Review:  I heard about this book during Book Blogger Appreciation Week and it sounded right up my alley.  I’ve always been discouraged by the dismissal of chick lit as “real literature” and think it has certain merit in the world of fiction. 

Crossing Washington Square makes a lot of really great points about the misconceptions about chick lit and the prejudices people have when they see you reading it.  However, by about halfway through I was just like “I get it.  Enough already!”  The “moral” is dragged out way too long and both Diana and Rachel lack any self-awareness so it takes forever for them to make any ground as characters. 

I really wanted to like this book more than I did.  The set-up for the book was great.  I thought it was fun in the beginning to compare them to Elinor and Marianne Dashwood from Sense and Sensibility, but the comparisons, though started out strong, went nowhere.  Both claimed the superficial aspects of each woman, which made them rather bland.  Diana was stuck-up and frigid, Rachel was emotional and flighty and each stayed like this practically until the last chapter when we're just supposed to suddenly buy them as friends.  We're told they've grown, but I just didn't see it so the ending felt a bit jarring.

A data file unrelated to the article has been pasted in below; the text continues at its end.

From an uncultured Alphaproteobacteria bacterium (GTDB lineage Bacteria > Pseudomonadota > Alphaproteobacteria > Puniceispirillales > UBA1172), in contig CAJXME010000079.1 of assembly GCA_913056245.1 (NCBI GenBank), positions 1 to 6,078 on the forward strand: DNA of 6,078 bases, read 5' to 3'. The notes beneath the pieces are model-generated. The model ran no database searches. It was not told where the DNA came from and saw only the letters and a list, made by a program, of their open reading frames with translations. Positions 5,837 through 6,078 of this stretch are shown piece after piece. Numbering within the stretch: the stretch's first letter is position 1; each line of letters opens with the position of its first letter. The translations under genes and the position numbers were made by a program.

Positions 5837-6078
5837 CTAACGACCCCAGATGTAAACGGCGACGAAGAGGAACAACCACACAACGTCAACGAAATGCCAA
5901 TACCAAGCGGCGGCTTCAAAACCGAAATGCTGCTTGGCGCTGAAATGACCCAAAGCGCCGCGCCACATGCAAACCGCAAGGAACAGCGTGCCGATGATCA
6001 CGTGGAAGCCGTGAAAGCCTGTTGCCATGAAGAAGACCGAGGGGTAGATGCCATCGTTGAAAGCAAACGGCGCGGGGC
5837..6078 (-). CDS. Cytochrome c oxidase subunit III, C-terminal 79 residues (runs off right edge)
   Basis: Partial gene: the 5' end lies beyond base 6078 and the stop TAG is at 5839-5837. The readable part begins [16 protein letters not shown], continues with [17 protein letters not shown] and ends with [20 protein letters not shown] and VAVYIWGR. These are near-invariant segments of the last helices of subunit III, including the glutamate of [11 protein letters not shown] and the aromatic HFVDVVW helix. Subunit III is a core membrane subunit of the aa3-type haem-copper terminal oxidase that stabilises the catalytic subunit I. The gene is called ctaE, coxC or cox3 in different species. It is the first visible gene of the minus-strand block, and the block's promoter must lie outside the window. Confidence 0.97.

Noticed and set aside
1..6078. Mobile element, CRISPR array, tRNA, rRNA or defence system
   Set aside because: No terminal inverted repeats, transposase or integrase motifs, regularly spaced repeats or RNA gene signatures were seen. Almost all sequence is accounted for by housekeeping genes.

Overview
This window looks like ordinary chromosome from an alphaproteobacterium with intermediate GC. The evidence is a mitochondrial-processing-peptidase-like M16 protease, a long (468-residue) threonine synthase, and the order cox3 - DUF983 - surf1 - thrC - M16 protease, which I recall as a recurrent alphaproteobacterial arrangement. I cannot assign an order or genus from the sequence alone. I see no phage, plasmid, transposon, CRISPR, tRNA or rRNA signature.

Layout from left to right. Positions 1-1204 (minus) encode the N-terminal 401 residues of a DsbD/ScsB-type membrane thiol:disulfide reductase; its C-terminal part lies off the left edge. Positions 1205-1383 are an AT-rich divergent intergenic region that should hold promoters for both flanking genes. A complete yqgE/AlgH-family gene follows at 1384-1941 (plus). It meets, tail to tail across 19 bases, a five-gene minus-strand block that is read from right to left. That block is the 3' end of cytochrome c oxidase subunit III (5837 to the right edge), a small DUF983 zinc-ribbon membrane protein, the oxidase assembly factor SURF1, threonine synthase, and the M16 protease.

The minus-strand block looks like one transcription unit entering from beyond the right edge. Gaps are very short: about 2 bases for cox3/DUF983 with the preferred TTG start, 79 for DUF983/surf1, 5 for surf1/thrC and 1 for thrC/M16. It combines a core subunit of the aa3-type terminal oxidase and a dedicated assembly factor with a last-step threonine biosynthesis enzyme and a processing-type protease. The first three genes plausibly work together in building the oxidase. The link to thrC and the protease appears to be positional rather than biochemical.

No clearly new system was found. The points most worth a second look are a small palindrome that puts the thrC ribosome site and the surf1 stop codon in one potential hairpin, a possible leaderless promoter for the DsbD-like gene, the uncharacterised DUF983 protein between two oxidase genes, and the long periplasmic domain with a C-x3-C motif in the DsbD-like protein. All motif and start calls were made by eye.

Both characters just didn’t do anything for me.  Just when I thought I was beginning to connect with one, they fell back on some stereotype.  Seriously, if Rachel said she was going to “catch me a Carson” one more time I think I was going to scream.  It was a ridiculous statement for a grown woman to say once, let alone five times.  I was really interested in each of the women for the first couple chapters, but the story just went nowhere and I found myself just getting irritated with both women for their lack of action, or, when they did act, it was just so stupid and flighty it made me roll my eyes.  The middle of the book just felt muddled and meandering.  Though it pulled itself together in the end for a somewhat plausible ending, each character still felt vaguely superficial and forced to me.  

I do commend Rendell for bringing to light the way chick lit has been dismissed as “fluff” (on another note: what’s wrong with fluff?  I would argue that anyone who doesn’t want some “fluff” in their life is pretty boring.) and definitely isn’t to be looked at with any kind of literary or critial gaze.  As Rendell says pop culture influences everything we are: how we think, how we act, and what’s going to happen in our lives.  If we’re seriously studying current television and film in Ivy league schools, why is chick lit still regulated to a “guilty pleasure.”

Anyway, Crossing Washington Square highlights a really interesting argument about the current state of literature, I only wish the story that surrounded this argument was a little more compelling. It's got some great academic thoughts but lacks that spark that makes "women's fiction" great.